United States v. Gall, No. 06-7949.
485 F.3d 1120, 1127 (10th Cir. 2007) (quoting United States v. Cage, 451 F.3d
585, 594 (10th Cir. 2006)). We look to the percentage of divergence as well as
the “absolute number of months above or below the Guidelines range.” United
States v. Valtierra-Rojas, 468 F.3d 1235, 1240 (10th Cir.2006), cert. denied, 127
S.Ct. 2935 (2007). The detail with which the court must explain its decision to
vary from the guideline range is relative to the degree of the discrepancy between
the sentence and the advisory range. Cage, 451 F.3d at 594 (“Had the
comparative difference been smaller but still outside the Guidelines range, the
district court’s decision would not have been presumptively reasonable but an
appropriate justification would suffice for this court to determine that it is
We have often approved sentences which were several times higher than the
applicable guideline range based on repeated similar criminal conduct. Hurlich,
348 F.3d at 1220-23 (departure from twenty-seven to thirty-three months to a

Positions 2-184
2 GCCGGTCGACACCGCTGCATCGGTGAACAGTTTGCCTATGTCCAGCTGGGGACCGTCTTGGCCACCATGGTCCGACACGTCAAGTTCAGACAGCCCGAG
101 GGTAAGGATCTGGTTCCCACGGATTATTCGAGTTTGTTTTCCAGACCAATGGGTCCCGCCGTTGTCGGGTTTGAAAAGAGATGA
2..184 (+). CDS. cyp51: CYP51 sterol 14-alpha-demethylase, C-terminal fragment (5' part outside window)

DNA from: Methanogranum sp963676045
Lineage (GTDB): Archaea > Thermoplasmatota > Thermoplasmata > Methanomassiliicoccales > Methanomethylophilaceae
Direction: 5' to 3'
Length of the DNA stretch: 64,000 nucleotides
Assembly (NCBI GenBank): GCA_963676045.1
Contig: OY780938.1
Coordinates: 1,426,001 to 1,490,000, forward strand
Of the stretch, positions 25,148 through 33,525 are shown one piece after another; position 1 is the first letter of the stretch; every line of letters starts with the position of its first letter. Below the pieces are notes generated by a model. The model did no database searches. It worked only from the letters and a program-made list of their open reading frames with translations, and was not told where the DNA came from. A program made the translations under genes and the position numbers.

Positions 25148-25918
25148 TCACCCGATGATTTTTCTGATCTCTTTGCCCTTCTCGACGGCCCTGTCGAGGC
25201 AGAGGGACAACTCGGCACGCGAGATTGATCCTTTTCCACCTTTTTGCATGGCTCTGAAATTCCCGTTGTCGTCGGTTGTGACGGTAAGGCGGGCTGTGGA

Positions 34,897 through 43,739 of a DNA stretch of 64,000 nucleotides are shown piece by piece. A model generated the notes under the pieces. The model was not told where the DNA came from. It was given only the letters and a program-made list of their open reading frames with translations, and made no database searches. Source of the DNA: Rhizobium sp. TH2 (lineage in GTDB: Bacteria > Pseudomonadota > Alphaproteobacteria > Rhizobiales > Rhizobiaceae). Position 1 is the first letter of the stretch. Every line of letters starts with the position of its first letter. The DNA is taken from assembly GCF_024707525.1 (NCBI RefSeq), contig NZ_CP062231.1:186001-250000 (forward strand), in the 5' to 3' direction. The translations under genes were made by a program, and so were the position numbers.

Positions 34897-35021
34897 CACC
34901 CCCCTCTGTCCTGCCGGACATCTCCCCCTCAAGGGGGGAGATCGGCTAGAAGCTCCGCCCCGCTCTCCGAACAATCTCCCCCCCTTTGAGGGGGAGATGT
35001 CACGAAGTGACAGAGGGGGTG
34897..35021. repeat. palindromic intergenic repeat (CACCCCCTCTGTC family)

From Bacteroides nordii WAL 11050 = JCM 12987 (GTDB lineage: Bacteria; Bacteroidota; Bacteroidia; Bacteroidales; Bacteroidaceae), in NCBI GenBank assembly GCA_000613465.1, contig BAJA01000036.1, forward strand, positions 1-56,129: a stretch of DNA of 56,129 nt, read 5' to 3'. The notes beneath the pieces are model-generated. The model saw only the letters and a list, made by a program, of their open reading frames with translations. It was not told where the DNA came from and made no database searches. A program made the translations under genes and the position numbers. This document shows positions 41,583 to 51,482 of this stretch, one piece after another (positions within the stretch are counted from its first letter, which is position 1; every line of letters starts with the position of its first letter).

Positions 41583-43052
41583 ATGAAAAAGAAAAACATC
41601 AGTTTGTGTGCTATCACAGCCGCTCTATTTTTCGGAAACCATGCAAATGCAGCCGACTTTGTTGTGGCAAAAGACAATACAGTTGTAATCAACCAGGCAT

sentence of seventy-eight months); Bernhardt, 905 F.2d at 343, 346 (departure
from range of eighteen to twenty-four months to a sentence of sixty months);
United States v. Smith, 417 F.3d 483 (5th Cir. 2005) (departure from range of
thirty-three to forty-one months to a sentence of 120 months based on twenty-year
Appellate Case: 05-1317 Document: 010132482 Date Filed: 09/14/2007 Page: 15
history of “con-man”-type offenses.), cert. denied, 546 U.S. 1025 (2005). In
addition, we have affirmed variances of more than twenty-four months. Hurlich,
supra. For the reasons previously stated, the district court’s explanation was
sufficient and the sentence reasonable.